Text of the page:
With a little preparation, you can make sure that you get much more from your next trip to the dentist. Your local dentist doesn't just check on the health of your teeth, they can also offer many other treatments. This website is designed to bring up the best info possible about the range of treatments a dental professional can offer you. We will be looking at dentures, tartar removal, tooth replacement and much more. While no one who contributes to this site is a trained dentist, everyone is extremely interested in researching and writing about this topic. Thank you for checking out this site.
If you act quickly after losing a tooth, you can replace that lost tooth with a dental implant. However, the moment you lose a tooth, a natural process of bone resorption begins. Your body will absorb the bone that once held the lost tooth in place.
So, if you lost a tooth but were unable to seek immediate dental help in the form of a dental implant, you probably don't have enough bone to support an implant at this time.
But what happens if you don't have enough bone for an implant when you need it?
You'll Need a Bone Graft
If, after performing an x-ray on your jawbone, your dentist finds that you don't have enough bone to support a dental implant, they will then refer you to a periodontist. This is because only a periodontist has the training to carry out the bone graft procedure. Using a bone graft, a periodontist can add enough bone to your jawbone to later place a dental implant.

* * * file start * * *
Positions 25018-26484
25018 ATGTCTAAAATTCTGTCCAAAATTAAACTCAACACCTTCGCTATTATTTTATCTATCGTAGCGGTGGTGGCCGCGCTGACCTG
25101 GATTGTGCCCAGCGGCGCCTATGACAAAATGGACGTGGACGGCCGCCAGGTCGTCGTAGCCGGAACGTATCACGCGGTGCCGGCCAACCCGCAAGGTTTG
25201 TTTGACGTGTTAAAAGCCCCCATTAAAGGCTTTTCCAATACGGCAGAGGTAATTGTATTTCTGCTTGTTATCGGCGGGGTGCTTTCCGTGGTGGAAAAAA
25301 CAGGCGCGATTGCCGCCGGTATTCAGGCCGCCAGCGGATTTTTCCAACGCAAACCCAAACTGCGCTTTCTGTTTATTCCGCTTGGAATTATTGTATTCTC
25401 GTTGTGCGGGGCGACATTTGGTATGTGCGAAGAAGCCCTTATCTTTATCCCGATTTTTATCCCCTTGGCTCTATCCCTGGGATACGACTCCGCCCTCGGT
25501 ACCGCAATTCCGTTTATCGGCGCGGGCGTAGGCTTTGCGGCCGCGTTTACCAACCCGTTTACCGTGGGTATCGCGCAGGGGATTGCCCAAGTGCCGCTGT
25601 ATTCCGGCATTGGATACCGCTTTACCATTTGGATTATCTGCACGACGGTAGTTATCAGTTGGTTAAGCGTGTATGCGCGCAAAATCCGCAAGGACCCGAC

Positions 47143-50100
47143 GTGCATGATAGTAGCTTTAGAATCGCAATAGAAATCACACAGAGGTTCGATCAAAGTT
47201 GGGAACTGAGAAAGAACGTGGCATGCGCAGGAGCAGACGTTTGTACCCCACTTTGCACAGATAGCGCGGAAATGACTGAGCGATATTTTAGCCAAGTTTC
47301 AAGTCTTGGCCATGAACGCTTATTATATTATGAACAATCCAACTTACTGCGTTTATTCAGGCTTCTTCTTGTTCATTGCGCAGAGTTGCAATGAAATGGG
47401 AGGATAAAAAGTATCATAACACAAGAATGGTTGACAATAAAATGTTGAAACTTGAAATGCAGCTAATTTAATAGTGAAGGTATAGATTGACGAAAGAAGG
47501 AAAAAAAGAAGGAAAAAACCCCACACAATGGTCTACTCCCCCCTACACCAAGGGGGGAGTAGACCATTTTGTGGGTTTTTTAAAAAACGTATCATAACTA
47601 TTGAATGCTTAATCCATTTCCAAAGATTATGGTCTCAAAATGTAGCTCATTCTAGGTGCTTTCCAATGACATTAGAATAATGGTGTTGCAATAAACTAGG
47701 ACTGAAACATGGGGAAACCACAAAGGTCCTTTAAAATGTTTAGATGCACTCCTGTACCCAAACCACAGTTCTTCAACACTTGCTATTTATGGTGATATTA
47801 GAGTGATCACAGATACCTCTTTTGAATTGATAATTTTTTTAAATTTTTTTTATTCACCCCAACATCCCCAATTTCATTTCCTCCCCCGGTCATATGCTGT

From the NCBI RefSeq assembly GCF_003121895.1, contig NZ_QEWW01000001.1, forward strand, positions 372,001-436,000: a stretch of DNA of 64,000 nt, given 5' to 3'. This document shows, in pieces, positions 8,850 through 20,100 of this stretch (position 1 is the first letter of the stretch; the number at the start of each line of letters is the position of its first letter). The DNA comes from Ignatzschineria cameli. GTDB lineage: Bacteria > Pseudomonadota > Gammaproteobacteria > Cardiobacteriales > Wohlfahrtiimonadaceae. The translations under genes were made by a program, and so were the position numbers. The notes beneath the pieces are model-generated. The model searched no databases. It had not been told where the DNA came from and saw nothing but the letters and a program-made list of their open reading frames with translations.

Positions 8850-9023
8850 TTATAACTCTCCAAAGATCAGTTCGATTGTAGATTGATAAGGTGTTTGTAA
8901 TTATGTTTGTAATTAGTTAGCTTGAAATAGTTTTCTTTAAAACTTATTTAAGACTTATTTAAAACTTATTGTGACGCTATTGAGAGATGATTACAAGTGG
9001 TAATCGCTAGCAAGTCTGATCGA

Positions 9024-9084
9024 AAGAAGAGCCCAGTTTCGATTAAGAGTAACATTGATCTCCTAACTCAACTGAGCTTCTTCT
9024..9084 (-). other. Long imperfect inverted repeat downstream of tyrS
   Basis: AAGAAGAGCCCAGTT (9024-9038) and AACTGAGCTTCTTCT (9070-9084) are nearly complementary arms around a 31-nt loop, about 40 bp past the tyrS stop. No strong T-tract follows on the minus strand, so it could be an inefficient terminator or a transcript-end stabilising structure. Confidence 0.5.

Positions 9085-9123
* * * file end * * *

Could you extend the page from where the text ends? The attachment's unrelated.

The Periodontist Will Place the Bone Graft
Sometimes, bone grafts come from your own jawbone, and sometimes, they come from other human donors. Your periodontist first has to decide which type of bone graft will be sufficient for your bone loss case. If you have lost much of the bone in the area where you lost the tooth, you'll need a block bone graft. Block bone grafts are suitable for severe bone loss.
For minor bone loss, a socket graft is suitable. The periodontist places the bone graft directly into the socket where the tooth once was. These grafts take three months or more to heal. However, if you need a bone graft in your upper jaw, close to the sinus cavity, you may need a sinus lift procedure.
The upper jawbone is often not stable enough to support a dental implant, especially after bone loss. So, the periodontist will place a graft made from horse bone, which dissolves more slowly than human bone, to bolster the area in preparation for the implant.
If you need an equine or horse bone graft, then you'll need to wait even longer for the graft to heal fully before your periodontist can place the dental implant.
Don't worry if you don't have enough bone for an implant at the moment. With a periodontist's help, you can have your implant in place soon, depending on the bone graft type needed.Share
24 March 2020